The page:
Omani World Heritage Sites

frank_left
 

 
 
 
 

Khor Rori (Sumhuram)

Sumhuram was the ancient city built in Khor Rori area at the end of the 4th century to the 5th century B.C. it was the most important settlement prior to Islam In Dhofar, as it was  the centre of the frankincense production regions.

Khor Rori lies along the coast between Taqah and Mirbat, and is situated approximately 40 kilometres from the Wilayat of Salalah in the east.

The presence of several cultural levels in the site reflects several successive settlements. The name of Khor Rori was cited as (Mosha Laymen) in the Greek records which goes back to a date between the first and second century AD.


The excavated engravings refer to the settlement as Smhrm or Sumhuram. The author of the Greek seafarer’s manual the Periplus refers to Khor Rori as Moscha. The letters Smhrm were also detected on coins prevalent along the coasts of the Arabian sea and the Indian Ocean.

Archaeological Research

Since the last century, a great deal of research has been conducted on the site of Khor Rori, beginning in 1952 with (the American Archaeological Mission). Subsequently, the Ministry of Heritage and Culture conducted several surveys, focusing on the geography, archaeology and geology of the surrounding area. With the formation of the National Committee for Supervision of Archaeology Surveys in the Sultanate and subsequently the Office of the Advisor to H.M. the Sultan for Cultural Affairs, additional surveys have been carried out since 1996 to the present day, in collaboration with the Italian Mission to Oman (IMTO) from the University of Pisa.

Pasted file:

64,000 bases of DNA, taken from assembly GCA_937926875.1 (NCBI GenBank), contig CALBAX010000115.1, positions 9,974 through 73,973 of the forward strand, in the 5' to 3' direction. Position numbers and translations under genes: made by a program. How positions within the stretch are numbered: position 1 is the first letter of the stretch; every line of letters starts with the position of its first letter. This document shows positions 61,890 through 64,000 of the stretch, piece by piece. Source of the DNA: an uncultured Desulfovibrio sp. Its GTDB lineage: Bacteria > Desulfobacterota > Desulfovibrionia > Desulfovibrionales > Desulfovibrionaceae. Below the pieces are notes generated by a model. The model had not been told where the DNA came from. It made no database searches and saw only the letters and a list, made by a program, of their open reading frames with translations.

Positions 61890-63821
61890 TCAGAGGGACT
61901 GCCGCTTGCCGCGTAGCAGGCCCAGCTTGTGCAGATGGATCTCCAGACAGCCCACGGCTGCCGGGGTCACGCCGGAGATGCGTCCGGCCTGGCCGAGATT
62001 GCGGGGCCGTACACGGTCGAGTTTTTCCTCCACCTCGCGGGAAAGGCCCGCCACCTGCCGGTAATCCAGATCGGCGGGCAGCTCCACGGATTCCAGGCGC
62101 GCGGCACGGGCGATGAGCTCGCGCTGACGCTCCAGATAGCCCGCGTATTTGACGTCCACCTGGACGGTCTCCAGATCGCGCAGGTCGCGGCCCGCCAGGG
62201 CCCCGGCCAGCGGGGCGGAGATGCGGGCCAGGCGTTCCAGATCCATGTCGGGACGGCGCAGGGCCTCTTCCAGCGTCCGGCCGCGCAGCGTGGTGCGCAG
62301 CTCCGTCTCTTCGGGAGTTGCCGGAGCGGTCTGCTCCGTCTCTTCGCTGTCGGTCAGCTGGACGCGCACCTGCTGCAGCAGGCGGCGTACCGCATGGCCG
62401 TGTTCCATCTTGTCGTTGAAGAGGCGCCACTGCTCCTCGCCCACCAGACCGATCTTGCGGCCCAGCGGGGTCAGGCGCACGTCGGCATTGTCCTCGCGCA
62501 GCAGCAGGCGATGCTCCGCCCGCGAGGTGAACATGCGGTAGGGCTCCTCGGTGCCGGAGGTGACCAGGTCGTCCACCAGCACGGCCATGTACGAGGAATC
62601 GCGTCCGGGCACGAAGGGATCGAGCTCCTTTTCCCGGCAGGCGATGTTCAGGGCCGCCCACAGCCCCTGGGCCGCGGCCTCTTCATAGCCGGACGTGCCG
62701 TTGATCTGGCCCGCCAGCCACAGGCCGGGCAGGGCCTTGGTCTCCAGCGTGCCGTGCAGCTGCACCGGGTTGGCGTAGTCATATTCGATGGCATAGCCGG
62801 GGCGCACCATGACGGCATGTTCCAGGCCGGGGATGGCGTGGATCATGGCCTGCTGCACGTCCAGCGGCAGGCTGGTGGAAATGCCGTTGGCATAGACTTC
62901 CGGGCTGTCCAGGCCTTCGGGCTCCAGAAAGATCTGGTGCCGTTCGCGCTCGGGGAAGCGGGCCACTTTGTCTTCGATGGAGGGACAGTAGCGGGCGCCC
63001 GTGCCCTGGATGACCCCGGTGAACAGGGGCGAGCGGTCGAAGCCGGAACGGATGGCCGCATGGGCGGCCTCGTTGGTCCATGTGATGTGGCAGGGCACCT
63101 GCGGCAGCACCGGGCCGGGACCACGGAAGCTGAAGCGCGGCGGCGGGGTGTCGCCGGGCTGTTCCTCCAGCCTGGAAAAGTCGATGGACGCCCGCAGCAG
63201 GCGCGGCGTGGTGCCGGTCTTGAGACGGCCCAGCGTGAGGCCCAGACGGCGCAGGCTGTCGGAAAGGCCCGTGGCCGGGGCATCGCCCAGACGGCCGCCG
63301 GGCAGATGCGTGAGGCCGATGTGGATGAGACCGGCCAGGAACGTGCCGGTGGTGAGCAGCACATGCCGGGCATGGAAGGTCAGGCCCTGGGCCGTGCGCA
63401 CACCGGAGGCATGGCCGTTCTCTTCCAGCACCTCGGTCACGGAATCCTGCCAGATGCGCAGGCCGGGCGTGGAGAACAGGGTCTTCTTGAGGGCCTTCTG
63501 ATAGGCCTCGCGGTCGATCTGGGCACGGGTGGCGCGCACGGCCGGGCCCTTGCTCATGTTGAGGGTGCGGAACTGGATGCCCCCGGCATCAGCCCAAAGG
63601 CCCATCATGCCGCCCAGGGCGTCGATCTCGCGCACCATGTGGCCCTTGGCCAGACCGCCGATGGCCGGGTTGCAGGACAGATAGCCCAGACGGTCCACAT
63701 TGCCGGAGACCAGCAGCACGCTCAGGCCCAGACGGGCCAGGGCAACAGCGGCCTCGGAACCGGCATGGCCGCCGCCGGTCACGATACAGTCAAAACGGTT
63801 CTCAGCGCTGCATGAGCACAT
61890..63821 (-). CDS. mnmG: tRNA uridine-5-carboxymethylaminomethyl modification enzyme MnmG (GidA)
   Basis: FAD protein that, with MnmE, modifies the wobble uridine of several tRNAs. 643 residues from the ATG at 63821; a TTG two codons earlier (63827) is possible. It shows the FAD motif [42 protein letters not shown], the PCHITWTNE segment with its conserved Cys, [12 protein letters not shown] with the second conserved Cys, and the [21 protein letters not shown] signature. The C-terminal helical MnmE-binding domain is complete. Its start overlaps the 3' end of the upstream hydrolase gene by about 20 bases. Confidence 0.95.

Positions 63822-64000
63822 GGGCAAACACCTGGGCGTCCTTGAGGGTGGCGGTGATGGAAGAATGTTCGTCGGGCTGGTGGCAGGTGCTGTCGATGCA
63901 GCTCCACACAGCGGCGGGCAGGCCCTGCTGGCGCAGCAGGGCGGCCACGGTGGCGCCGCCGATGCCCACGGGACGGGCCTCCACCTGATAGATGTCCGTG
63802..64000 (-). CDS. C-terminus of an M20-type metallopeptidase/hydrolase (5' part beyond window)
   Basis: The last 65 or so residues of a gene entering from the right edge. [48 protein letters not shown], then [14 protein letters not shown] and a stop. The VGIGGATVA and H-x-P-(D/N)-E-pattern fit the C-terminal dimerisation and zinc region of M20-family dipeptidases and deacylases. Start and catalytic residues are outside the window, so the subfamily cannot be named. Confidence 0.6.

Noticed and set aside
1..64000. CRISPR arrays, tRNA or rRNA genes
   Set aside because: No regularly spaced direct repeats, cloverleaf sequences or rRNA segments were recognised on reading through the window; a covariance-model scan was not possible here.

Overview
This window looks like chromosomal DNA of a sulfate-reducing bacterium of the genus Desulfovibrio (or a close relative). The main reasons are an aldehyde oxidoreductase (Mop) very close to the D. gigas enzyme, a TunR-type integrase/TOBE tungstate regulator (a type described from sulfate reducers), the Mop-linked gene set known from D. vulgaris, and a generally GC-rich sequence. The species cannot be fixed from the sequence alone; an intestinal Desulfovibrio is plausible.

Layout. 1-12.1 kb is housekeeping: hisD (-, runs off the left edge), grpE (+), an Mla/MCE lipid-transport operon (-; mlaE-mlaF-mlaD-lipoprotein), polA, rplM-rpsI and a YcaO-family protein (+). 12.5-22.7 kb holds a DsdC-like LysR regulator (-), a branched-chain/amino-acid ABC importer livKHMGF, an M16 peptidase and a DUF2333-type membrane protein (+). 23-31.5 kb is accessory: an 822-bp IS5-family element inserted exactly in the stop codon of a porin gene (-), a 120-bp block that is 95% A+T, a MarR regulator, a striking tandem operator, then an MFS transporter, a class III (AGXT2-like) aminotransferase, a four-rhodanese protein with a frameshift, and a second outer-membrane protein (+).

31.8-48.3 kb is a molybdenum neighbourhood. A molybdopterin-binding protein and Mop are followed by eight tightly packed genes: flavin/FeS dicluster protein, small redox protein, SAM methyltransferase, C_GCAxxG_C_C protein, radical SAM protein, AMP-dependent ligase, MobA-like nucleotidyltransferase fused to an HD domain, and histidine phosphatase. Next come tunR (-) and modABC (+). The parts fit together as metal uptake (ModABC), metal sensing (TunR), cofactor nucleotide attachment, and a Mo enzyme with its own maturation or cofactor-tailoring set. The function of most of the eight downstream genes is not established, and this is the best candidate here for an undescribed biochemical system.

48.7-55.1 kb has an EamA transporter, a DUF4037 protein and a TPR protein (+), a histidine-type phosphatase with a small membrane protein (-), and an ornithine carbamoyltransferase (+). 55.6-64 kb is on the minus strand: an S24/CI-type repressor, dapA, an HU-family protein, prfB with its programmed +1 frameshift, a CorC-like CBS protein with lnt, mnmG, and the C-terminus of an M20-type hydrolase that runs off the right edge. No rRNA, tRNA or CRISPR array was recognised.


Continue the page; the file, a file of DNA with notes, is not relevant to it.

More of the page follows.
The structure of the city shows that it was an important and wealthy settlement with impressive strong fortifications, a huge city gate, imposing buildings, a temple to the God of the Moon, storehouses and multi-floored houses. The passage through the city gate was marked by a series of monumental inscriptions which referred to the foundation of the city. A small temple outside Sumhuram’s walls, probably linked to the necropolis, was excavated in 2003. In the temple inside the city numerous votive objects were found scattered across the floor of the sanctuary: the base of a bronze candelabrum, bronze bells, coins, bronze incense burners, a complete stone vessel, an offering table, several dozen seashells which were used as oil lamps and personal ornaments including a bronze bracelet, a finger ring and a pendant in the form of a camel. The most important object was a bronze bowl with a votive inscription running along the rim. The dedication was to the god Sin in “his temple in Sumhuram in the land of Sakalan”.

Some objects, coins and pottery are evidence that Sumhuram was the one of the first Arabian city, in ancient times, to establish a relationship by sea with the Mediterranean, India and the Gulf area.



Coal and wood specimens were taken from various parts of the site and analysed by Carbon-14 dating. They revealed a time span of construction between the 4th century BC and 5th century AD.

 
Field Research and Studies
Field Research and Studies - The Harbour & the City of Khor Rori
 
 
 
 

 
 

 

 
 
 
 
 
 
 
 
 
 
 
 

 

 
 
 
 
 
New Page 1